THE TOKAUT BLOG
Australia salutes PNG’s endemic corruption
The Australian government frequently lectures PNG on its corruption record. Australia presents itself as the clean neighbour, prepared to mentor PNG onto the straight and narrow.
They talk the talk, but do they walk the walk?
The Manus Island detention centre scandal strongly suggests no. It put a spotlight on a series of highly suspect Australian government contracts awarded to dubious outfits, linked to senior PNG politicians. The Australian response, has been muted to say the least.
During early February the first naval ship to be gifted to Papua New Guinea under Australia’s latest $2 billion Pacific Patrol Boat Program arrived in Port Moresby.
It proudly bares the name of a man who helped sire modern day corruption in PNG , Ted Diro.
In 1991, Diro was found guilty by a Leadership Tribunal on eighty-one counts of serious misconduct in office and was recommended for dismissal. Diro resigned from Parliament before he could be sacked.
The charges against Diro arose from the very first major inquiry into corruption in post-Independent PNG, The Commission of Inquiry into Aspects of the Forest Industry.
Headed by Australian judge Thomas Barnett, the inquiry uncovered how, as Minister for Forests, Ted Diro unlawfully allocated a timber permit to a company which he owned with Malaysian businessmen.
The company then ‘indulged in various transfer pricing schemes to fraudulently transfer tax free profits to Singapore’.
According to Barnett, Diro was also ‘party to, and the main beneficiary of, a scheme to transfer massive profits through a New Jersey company’ and ’personally stood to gain USD 3,292,800 overseas by way of transferred profit and USD 1,774,700 in PNG by way of “legitimate” dividend’.
Diro and his wife were also alleged to be the beneficiaries of numerous other unlawful perks including international air travel, vehicles and various cash payments.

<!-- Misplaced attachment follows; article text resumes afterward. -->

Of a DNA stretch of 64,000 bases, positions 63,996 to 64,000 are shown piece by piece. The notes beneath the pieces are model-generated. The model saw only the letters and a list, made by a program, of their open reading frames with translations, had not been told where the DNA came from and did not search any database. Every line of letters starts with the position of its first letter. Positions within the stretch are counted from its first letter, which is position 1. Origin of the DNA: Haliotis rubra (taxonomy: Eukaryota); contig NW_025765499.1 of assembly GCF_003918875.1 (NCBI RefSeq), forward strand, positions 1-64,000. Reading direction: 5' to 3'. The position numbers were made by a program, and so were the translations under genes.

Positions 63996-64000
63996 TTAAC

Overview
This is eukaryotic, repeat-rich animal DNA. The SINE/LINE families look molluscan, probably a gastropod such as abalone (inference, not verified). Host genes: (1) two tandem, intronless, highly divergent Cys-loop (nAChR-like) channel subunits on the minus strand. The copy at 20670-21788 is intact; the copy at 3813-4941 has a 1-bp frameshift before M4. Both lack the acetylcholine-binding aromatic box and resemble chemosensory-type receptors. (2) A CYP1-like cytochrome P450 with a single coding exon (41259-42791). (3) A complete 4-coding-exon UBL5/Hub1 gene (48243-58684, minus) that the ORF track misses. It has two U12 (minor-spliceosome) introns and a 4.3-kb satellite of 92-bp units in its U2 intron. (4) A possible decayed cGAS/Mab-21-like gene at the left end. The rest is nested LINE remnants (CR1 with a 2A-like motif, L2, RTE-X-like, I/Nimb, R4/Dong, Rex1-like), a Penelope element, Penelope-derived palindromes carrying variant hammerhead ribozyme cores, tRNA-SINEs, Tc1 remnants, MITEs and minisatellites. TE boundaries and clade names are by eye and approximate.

When his illegal scheme collapsed, Diro ‘quite improperly, and in great haste’ issued a logging permit over a neighbouring timber area ‘thus committing Port Moresby’s intended reserves of domestic sawn timber to be exported overseas in log form’.
As PNGi has recently noted, the scheme orchestrated by Diro set the template which numerous politicians have used since in order to completely undermine good governance in Papua New Guinea, and enrich themselves at the expense of ordinary citizens
Is this the type of behaviour Australia rewards esteem and recognition to? Why couldn’t the Australian government find a soldier who served his country with distinction, and valour, not implicated in one of the country’s worst corruption scandals?
Under Australia’s $2 billion Pacific Patrol Boat Program, four naval vessels will be delivered to PNG and others to it’s Pacific neighbours. The boats will, it is claimed, ‘significantly strengthen security in the region’.
Compounding matters, an indecent scrummage of senior Australian politicians turned up for a photo in front of HMPNGS Ted Diro, so they could be snapped alongside a vessel named after a man dismissed from office for 81 counts of misconduct!
As the controversy over Australia’s highly priced contracts with the Paladin group and others for services connected to its refugee detention programs rage on, and with questions being asked over whether they allowed scope for ‘sweeteners’ to be paid in PNG, the HMPNGS Ted Diro is another reminder of how Australia is seemingly happy to endorse PNG’s crippling corruption.